The crime in Canada for example is much lower now than before the death penalty was abolished. This clearly contradicts your argument. Part of the development of society comes from society acting at a higher ethical level than the criminals, not reducing itself to the same lows.

It is true that the EU has abolished the death penalty, but more and more criminals are being shot to death in the field.

That is not an argument in support of the death penalty, violence as the last resort is still congruent with avoiding it as much as possible. That includes the death penalty, it is never the default way to deal with criminals but the exception if no other approach is possible.

Even if they are criminals, they have the right to a trial, and it is hard to say that the EU is right in shooting people indiscriminately.

What evidence do you have that people are being shot by law enforcement indiscriminately in the EU?

If it were to be abolished, unless there was a reason that would convince a certain number of people like me who want "an eye for an eye," I would absolutely not be in favor of abolishing it.

So if the family of the criminal executed is not convinced either, do you think they have the right to seek revenge themselves? they can also believe in "an eye for an eye" which according to your argument would justify for them to kill someone of the family of the first victim, ad infinitum.

I believe that the modern death penalty system exists in order to prevent "an eye for an eye" and "death for death." To stop the chain of revenge.

Life imprisonment would have the same effect and it is much more easier to justify ethically.

I'm tired of people who only advocate for the rights of perpetrators

Even if that means a better and much more mature society that no longer justify executions and violence? that means you put your own satisfaction as the only priority, even if that means a worse social development.

The moment you think "personal vendettas" as a valid way to solve differences you are more on the side of the criminals than on the side of justice.

0 ( +0 / -0 )

Why should they live out the rest of their lives in basic comfort when they sent their victims to their graves in a haze of pain torture, agony, and violent brutality?

Because this is a reflection on the society that is punishing them, not of the criminal themselves. It is not that the criminals "deserve" anything, but that the society that is punishing them is already above the death penalty, killing criminals is a step backwards in the development of society, the same as torture to get confessions for example.

The crime defines the criminal, the punishment defines the society.

0 ( +0 / -0 )

Using Canada as an example, there was an example of how crime decreased when the death penalty was abolished, but this does not mean that if Japan or South Korea abolished the death penalty, their crime rates would fall further.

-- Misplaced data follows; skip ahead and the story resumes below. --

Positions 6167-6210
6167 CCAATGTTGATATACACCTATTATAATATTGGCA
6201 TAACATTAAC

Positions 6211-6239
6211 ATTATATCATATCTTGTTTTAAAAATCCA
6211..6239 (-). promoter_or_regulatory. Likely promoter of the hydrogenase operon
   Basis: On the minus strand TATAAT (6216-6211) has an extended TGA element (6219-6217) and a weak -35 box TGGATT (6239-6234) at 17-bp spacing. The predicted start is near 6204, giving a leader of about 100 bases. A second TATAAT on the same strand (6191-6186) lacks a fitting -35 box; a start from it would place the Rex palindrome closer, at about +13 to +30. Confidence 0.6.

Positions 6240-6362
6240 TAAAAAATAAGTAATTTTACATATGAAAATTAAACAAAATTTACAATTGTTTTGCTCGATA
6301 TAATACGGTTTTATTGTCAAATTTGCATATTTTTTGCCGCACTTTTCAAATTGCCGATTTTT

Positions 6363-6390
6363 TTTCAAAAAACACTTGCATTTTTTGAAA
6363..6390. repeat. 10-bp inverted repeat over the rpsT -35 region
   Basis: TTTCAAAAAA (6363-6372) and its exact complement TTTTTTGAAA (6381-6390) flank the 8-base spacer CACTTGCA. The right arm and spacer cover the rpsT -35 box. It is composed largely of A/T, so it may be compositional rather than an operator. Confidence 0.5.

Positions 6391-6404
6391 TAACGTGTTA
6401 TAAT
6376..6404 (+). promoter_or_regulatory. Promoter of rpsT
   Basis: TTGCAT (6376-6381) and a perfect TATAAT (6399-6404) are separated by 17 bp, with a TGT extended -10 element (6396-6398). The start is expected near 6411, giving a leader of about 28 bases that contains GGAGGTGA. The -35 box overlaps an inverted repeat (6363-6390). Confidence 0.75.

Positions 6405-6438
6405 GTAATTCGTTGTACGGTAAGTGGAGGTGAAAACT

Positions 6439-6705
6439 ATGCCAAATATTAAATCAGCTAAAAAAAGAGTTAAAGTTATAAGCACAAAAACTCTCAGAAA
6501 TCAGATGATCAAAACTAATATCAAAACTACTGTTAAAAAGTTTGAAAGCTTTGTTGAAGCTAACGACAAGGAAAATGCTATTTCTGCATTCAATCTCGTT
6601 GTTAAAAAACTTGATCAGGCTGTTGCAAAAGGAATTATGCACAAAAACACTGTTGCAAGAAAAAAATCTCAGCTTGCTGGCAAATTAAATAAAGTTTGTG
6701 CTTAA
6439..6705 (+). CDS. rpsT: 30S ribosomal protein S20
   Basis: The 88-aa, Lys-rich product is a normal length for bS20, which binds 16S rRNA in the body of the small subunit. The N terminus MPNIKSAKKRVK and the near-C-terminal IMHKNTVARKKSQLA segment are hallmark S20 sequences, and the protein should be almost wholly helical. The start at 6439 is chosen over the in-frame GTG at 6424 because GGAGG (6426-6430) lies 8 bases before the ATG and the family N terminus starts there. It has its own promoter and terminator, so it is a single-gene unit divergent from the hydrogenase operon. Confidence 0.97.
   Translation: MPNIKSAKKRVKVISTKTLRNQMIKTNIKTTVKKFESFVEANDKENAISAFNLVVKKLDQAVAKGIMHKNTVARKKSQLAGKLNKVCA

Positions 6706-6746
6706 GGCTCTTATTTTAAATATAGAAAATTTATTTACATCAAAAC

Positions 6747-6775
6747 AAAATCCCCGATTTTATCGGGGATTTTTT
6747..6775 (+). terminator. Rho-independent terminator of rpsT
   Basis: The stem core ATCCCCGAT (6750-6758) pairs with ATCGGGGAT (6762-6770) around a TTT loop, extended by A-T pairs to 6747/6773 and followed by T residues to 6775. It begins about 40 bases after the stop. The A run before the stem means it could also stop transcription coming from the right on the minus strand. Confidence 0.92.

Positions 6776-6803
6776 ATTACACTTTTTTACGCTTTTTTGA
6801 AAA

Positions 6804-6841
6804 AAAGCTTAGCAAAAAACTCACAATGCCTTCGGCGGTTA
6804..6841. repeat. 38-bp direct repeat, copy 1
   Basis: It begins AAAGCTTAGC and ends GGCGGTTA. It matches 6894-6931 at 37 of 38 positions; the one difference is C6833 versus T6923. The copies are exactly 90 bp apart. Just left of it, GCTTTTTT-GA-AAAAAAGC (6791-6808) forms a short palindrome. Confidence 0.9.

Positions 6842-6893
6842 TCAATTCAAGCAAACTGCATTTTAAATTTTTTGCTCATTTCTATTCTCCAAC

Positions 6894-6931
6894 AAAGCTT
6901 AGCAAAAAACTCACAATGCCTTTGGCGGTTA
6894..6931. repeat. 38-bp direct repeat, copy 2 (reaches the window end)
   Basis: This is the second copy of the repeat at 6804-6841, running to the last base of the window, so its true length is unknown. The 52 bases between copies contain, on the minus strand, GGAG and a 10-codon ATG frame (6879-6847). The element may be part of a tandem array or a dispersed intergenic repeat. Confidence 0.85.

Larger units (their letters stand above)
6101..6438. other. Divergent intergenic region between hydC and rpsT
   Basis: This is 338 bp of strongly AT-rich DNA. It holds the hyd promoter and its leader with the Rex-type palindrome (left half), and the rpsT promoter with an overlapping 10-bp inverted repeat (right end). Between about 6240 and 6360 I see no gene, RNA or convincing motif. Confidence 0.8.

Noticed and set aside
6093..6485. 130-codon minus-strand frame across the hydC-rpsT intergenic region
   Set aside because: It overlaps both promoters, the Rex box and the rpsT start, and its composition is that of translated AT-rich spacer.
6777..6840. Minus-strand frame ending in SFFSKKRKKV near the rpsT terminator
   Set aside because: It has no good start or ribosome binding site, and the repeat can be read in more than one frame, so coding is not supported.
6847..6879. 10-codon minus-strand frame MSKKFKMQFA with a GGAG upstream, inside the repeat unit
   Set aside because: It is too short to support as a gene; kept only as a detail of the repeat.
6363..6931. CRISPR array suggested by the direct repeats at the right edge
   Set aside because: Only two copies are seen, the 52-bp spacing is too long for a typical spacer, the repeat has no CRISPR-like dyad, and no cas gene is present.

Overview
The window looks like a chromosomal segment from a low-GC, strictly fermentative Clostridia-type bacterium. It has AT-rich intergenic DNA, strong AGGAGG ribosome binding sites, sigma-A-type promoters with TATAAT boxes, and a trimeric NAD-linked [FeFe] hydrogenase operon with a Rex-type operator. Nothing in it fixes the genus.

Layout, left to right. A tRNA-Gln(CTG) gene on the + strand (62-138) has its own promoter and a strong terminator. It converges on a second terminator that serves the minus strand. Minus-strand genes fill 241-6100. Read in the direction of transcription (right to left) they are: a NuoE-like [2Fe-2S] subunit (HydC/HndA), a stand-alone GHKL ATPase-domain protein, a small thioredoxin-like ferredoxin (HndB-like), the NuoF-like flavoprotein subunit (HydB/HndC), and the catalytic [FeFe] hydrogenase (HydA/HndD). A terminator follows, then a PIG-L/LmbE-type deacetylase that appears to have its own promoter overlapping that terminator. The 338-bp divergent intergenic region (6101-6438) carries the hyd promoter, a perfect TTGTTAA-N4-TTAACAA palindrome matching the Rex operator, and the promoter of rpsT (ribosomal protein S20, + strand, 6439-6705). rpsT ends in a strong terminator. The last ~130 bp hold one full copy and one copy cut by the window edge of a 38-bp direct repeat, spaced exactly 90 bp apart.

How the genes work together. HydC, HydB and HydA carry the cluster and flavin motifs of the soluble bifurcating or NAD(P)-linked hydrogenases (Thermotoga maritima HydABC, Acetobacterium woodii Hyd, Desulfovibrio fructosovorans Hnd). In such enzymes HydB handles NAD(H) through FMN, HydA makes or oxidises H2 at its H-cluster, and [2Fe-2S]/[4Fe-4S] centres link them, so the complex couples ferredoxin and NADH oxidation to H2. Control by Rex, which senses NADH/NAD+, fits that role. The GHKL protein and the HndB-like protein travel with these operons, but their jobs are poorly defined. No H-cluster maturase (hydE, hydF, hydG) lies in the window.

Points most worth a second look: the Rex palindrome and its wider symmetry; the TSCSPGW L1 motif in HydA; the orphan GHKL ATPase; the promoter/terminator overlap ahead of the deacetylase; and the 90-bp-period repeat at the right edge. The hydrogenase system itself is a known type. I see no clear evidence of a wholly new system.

In the first place, it is extremely difficult to compare crimes between countries. It's just that it happened to go down "in Canada."

Are there fewer murders in Canada than in Japan? "No!"

There were 743 murders in Canada in 2020, or 1.95 murders per 100,000 people.

There were 251 murders in Japan in 2020, or 0.2 murders per 100,000 people.

Canada's population is approximately 38.25 million. Japan has 120.57 million people. (approximately 3 times the population)

Canada's habitable area: 5,620,487km² (5th place in the world)

Japan's habitable area: 114,885 km² (87th in the world)

There is a considerable difference in terms of population ratio and national land area.

Japan, which has the death penalty, has far fewer murders than all other developed countries. I would like developed countries to call for the abolition of the death penalty only after the number of murders falls below Japan's.

-1 ( +0 / -1 )

Using Canada as an example, there was an example of how crime decreased when the death penalty was abolished, but this does not mean that if Japan or South Korea abolished the death penalty, their crime rates would fall further.

But the decrease clearly disprove your claim that the death penalty comes with lower rates, with that argument disproved there is no longer a basis to say crime would increase without it.

Are there fewer murders in Canada than in Japan? "No!"

That was not your argument, moving the goalposts mean you already understand your claim was mistaken from the beginning. You said the death penalty decreases crime, it was easy to disprove it.

There is a considerable difference in terms of population ratio and national land area.

That would be an argument to disqualify your comparison, not to disqualify the effect the abolition of the death penalty had in the country, this would mean you are refuting your own argument and supporting the conclusion that the effect of abolishing the death penalty (in the same country) is not what you claimed would happen.

Japan, which has the death penalty, has far fewer murders than all other developed countries

What you failed to prove is that these fewer murders are caused by having the death penalty, so the assumption is still without value, and it can be disproved by the lack of increase observed in countries that eliminated this retrograde form of punishment, like Canada.

-1 ( +0 / -1 )

I'm 100% for the death penalty. It's a form of punishment.

There are many forms. This is one of them.

-1 ( +0 / -1 )

Torture, lynching are also forms of punishment, but for modern societies they are (the same as the death penalty) ethically unjustifiable and a sign of underdevelopment. A good judicial system do not require death penalties to bring justice, and a bad system can't have the luxury of the death penalty when it can be abused.

-1 ( +0 / -1 )